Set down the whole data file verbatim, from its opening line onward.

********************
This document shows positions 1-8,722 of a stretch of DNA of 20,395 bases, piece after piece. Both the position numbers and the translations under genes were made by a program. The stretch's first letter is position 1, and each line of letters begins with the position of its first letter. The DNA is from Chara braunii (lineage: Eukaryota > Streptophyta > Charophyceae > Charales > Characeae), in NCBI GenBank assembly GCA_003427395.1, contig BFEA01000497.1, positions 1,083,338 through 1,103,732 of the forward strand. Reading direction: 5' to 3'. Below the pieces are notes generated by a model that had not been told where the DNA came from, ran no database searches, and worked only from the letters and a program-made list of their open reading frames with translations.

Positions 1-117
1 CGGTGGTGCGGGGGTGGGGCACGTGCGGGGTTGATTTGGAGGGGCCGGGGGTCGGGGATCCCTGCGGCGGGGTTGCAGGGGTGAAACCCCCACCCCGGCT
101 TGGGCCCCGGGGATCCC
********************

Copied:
This document shows positions 1-8,722 of a stretch of DNA of 20,395 bases, piece after piece. Both the position numbers and the translations under genes were made by a program. The stretch's first letter is position 1, and each line of letters begins with the position of its first letter. The DNA is from Chara braunii (lineage: Eukaryota > Streptophyta > Charophyceae > Charales > Characeae), in NCBI GenBank assembly GCA_003427395.1, contig BFEA01000497.1, positions 1,083,338 through 1,103,732 of the forward strand. Reading direction: 5' to 3'. Below the pieces are notes generated by a model that had not been told where the DNA came from, ran no database searches, and worked only from the letters and a program-made list of their open reading frames with translations.

Positions 1-117
1 CGGTGGTGCGGGGGTGGGGCACGTGCGGGGTTGATTTGGAGGGGCCGGGGGTCGGGGATCCCTGCGGCGGGGTTGCAGGGGTGAAACCCCCACCCCGGCT
101 TGGGCCCCGGGGATCCC